Twice-stuffed permafrost

July 2012
Filed under: Pacific Northwest

So far, so good, but this is just hydrogen in the lattice, not hydrogen placed inside it. “This is an important distinction,” Xantheas says. “One kind of hydrogen is very strongly bound to oxygen as part of the water molecule that forms the cage and it remains this way. Then there is the molecular form, H2, the guest molecule inside the cage: two hydrogen atoms connected that goes in and out of the cages. This can be used as a fuel.”

Xantheas and Willow built computer models packing this hydrogen gas inside the 3-D lattice. The simulations showed hydrogen escapes, reducing the cages’ storage capacity.

The explanation lies in the cages’ soccer ball shapes. Ones made of 20 water molecules have 12 pentagonal faces; the 24-water cage has 12 pentagons and two hexagons stitched together. The simulations showed molecular hydrogen mainly leaks through the hexagonal faces “because they are just too big,” Xantheas says. Other researchers tried using a larger molecule, such as tetrahydrofuran (THF), to keep hydrogen in, but that reduces storage capacity. “THF is a body by the door, blocking the exit, but it takes up space that ideally could go to hydrogen molecules.”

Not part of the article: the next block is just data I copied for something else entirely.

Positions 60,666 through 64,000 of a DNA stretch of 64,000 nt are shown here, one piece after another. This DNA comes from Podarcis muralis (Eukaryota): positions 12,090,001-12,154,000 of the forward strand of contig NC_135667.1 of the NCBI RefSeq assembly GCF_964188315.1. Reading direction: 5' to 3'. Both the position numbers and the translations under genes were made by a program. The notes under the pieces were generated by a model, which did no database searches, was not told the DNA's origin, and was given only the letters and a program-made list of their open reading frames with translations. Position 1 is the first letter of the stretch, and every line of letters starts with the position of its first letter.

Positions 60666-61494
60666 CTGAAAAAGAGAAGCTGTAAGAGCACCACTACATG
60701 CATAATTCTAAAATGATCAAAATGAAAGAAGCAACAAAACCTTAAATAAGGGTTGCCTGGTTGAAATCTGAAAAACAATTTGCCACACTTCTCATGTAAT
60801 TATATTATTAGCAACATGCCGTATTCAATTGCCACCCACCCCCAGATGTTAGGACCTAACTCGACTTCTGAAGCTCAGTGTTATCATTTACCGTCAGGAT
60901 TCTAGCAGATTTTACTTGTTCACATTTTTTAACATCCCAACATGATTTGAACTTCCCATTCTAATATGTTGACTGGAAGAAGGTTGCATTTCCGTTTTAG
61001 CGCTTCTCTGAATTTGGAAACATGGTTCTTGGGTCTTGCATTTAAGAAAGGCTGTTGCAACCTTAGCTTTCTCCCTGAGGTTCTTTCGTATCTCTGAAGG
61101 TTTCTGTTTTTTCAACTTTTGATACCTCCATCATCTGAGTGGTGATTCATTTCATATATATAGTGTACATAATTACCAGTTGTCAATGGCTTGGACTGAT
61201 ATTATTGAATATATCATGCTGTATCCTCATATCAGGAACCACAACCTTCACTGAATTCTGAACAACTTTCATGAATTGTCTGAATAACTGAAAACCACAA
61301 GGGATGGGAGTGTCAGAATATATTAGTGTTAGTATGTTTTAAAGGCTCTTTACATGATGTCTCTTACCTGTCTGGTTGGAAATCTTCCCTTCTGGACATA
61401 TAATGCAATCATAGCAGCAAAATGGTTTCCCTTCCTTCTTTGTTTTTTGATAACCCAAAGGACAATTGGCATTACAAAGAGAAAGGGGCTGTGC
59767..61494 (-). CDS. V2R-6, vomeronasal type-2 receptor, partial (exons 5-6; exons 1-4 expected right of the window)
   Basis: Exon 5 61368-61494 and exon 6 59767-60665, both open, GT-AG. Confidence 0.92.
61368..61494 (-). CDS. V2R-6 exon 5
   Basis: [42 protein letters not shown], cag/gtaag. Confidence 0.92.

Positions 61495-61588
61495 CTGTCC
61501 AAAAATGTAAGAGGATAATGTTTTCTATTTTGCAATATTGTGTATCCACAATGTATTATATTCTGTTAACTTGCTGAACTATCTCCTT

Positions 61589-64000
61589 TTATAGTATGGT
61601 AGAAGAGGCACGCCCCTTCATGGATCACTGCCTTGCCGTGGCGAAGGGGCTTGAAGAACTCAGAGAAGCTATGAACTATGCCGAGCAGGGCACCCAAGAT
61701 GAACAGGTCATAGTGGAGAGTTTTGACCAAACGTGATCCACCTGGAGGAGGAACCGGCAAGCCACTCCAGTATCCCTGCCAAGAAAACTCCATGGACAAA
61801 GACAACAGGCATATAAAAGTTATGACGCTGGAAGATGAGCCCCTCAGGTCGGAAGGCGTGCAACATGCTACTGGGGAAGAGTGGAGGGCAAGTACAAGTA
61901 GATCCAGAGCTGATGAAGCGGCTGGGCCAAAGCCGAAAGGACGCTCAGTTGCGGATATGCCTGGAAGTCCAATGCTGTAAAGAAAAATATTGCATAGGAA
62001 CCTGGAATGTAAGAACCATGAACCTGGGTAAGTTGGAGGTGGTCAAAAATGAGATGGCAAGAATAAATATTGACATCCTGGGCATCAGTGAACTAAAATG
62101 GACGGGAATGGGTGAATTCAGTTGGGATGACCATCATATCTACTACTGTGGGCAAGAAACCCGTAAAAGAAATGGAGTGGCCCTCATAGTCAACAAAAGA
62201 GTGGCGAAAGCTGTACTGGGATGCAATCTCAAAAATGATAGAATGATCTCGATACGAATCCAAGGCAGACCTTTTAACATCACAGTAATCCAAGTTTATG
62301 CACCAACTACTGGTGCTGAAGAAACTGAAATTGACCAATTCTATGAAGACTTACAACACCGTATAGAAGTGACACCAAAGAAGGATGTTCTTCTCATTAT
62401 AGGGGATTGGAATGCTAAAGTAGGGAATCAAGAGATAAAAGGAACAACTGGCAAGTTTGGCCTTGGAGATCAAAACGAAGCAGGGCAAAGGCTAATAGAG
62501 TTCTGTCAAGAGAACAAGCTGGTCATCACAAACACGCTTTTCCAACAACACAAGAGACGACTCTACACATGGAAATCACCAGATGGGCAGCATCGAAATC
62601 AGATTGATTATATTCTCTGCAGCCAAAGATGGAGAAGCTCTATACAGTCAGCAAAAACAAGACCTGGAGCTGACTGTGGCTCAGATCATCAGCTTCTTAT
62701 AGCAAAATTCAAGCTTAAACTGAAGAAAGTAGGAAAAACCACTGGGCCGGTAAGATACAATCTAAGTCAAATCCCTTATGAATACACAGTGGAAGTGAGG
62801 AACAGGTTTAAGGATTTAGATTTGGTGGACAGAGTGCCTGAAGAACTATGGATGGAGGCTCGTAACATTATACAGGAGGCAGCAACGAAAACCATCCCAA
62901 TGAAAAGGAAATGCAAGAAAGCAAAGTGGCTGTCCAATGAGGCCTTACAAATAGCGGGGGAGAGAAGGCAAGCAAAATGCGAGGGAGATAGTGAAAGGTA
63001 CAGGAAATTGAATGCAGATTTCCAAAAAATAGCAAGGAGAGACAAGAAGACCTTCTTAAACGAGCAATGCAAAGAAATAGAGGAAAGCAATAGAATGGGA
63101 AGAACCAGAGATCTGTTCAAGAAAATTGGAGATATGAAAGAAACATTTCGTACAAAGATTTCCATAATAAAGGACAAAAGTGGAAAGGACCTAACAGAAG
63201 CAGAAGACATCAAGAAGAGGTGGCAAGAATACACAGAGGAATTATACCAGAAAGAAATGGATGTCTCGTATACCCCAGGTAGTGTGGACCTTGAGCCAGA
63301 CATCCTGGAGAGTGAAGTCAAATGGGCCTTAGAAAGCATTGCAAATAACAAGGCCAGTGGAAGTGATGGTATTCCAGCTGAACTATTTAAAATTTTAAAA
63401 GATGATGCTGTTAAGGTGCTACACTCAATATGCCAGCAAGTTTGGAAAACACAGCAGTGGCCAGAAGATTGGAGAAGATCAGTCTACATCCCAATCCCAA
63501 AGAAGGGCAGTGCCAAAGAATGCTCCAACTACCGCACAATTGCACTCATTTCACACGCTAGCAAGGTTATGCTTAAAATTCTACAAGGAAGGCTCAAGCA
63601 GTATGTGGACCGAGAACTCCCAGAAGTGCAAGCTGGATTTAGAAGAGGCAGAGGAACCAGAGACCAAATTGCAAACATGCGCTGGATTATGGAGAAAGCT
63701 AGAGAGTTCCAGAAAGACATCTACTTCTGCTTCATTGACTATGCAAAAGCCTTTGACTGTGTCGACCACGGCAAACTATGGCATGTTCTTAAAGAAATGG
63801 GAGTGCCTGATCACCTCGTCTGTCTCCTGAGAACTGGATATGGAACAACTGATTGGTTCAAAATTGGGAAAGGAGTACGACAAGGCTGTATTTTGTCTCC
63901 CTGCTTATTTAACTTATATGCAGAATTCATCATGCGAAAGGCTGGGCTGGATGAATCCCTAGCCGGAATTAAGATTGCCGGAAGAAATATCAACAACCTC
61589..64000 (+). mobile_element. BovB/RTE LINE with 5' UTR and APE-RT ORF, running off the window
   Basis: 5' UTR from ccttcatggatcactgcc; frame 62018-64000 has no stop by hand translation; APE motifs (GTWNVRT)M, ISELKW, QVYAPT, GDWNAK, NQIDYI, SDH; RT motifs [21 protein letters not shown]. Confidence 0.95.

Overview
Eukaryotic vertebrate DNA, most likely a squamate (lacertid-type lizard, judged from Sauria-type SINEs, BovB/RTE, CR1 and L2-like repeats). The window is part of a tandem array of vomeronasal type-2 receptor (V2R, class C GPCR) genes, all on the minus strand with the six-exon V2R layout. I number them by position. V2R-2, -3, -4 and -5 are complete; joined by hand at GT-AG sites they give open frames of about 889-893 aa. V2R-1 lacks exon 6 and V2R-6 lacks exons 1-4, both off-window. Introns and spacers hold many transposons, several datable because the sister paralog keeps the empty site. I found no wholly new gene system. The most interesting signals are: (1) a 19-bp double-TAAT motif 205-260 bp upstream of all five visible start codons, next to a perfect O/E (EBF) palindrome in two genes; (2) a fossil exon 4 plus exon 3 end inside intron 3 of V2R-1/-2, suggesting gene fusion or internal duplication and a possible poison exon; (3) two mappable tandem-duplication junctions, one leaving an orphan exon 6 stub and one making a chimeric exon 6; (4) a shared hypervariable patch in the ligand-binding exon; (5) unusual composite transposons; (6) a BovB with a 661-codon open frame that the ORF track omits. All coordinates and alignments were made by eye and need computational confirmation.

The PNNL team spurned THF. Since most clathrates contain methane the researchers wanted to swap for CO2, they instead added a methane molecule and found it kept hydrogen from escaping.

But they also were surprised to observe another low-energy way molecular hydrogen could hop between adjacent cages: a single hydrogen bond in the lattice breaks and allows one water molecule to rotate, opening a gate that closes as soon as the hydrogen passes through.

“The gate closes and the whole lattice is reformed and not destroyed,” Xantheas says. A computational experiment found the “water gate” also opens when the cage holds methane, suggesting it, too, can hop between adjacent clathrates without destroying the scaffold.

“We weren’t aware of this at all coming into the simulations,” he says. “This is a significant finding to see that this occurs in the natural world, and hopefully it puts other researchers on the path of future discoveries.” The PNNL team will follow that path by next trying to simulate exchanges between carbon dioxide and methane in the cages.

The discoveries are intriguing, but Xantheas says big, difficult challenges must be addressed before hydrogen becomes a viable fuel, including achieving system stability near ambient conditions while attaining higher storage capacity. “Even if you find a viable storage system and infrastructure, the economics will take over. But gas hydrates address two of the most environmentally important issues: alternative fuels and developing a safe system to sequester carbon dioxide. They are fascinating systems that show a lot of promise.”

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About the Author

Tony Fitzpatrick writes about a wide variety of topics in science, technology and the environmental and agricultural sciences. His stories, articles and essays have appeared in newspapers and magazines nationwide. He is author of Signals from the Heartland.

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